This serious trouble in slighter forms affects one side of the...
The only sure sign of the presence of this parasite in the int...
Eruptive Cutaneous Diseases
Take A D current, pretty vigorous force in acute cases; mild ...
To Prevent Yellow Fever
Take _Aconite_, _Belladonna_ and _Macrotin_, 1st in rotation ...
The study of the blood pressure has become a subject of gre...
Contraction Of Sinews
This often occurs at the knee, bending the joint so that the p...
The swelling of veins in the leg is a very common trouble, esp...
Various affections of the eyeball muscles cause this. To cure ...
Muscular Action Weak
The heart is the most important of all muscles. Sometimes the ...
Where biliousness prevails, without any symptom of real liver ...
Stabbing of the cricothyroid membrane, or an attempted stabb...
I have been treating several hundred cases of eruptive fevers...
Though often but slight, disappearing in a few minutes by some ...
(See also Digestion; Assimilation.) This subject leads natural...
Ordinarily we are not aware of the beating of the heart, enorm...
Simple remedies such as we advocate are found of immense servi...
The Plumbing And Sewering Of The Body
The Wastes of the Body. Almost everything that the body does ...
The use of these to give temporary relief, often degenerating ...
This produces such serious deformity, and in many ways so inte...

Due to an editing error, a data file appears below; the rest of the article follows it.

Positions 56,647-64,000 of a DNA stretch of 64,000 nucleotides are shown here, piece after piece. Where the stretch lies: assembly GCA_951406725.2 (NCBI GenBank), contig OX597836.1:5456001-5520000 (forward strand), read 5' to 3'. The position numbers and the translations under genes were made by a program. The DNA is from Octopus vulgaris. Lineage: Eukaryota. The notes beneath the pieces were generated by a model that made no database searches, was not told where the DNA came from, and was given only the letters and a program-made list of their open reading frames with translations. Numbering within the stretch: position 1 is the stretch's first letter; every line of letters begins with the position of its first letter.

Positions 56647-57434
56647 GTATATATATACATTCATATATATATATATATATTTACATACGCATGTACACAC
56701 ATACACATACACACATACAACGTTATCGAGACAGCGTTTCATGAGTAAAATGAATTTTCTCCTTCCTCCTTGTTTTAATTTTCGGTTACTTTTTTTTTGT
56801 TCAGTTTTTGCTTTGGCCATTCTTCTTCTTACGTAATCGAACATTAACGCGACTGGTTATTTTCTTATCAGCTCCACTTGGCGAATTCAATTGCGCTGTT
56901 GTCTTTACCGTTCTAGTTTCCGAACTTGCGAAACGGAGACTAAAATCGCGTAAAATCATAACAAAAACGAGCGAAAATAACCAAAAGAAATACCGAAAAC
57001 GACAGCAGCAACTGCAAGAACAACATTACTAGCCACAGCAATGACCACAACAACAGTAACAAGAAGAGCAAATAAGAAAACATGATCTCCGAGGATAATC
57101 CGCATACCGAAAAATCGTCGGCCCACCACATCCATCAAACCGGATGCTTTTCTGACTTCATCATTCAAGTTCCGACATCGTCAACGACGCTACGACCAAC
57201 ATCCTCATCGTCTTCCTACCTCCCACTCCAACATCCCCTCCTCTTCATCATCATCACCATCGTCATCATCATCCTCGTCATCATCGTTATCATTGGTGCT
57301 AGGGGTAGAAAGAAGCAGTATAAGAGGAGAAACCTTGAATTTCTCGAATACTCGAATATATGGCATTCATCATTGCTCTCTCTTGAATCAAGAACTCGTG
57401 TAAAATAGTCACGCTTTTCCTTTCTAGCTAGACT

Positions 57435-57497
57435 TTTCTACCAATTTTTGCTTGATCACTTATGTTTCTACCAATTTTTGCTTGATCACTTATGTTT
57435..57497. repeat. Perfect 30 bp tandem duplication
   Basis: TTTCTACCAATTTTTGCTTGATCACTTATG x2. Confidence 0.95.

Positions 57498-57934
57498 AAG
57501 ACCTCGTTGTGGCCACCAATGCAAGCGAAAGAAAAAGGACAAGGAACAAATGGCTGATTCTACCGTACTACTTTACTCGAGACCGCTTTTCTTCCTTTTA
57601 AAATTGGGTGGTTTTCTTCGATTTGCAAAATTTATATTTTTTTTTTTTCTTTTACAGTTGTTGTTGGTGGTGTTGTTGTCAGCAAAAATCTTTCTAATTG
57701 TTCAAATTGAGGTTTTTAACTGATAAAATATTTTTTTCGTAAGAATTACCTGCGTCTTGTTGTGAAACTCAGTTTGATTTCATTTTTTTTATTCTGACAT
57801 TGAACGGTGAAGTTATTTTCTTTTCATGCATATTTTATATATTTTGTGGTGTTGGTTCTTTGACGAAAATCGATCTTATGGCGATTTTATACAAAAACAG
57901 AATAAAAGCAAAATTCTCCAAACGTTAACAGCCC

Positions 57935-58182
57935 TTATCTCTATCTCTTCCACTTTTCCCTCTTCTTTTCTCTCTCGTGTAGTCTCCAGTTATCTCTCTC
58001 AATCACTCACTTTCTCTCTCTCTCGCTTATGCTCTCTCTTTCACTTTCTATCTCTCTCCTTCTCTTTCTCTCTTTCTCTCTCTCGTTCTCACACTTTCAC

Eyes Failing Sight
This often comes as the result simply of an over-wearied body ...
Source: A Manual Of Peroral Endoscopy And Laryngeal Surgery
Direct laryngoscopy, bronchoscopy, esophagoscopy and gastroscopy
are procedures in which the lower air and food passages are
inspected and treated by the aid of electrically lighted tubes
which serve as specula to manipulate obstructing tissues out of the
way and to bring others into the line of direct vision.
Illumination is supplied by a small tungsten-filamented, electric,
cold lamp situated at the distal extremity of the instrument in a
special groove which protects it from any possible injury during the
introduction of instruments through the tube. The bronchi and the
esophagus will not allow dilatation beyond their normal caliber;
therefore, it is necessary to have tubes of the sizes to fit
these passages at various developmental ages. Rupture or even
over-distention of a bronchus or of the thoracic esophagus is almost
invariably fatal. The armamentarium of the endoscopist must be
complete, for it is rarely possible to substitute, or to improvise
makeshifts, while the bronchoscope is in situ. Furthermore, the
instruments must be of the proper model and well made; otherwise
difficulties and dangers will attend attempts to see them.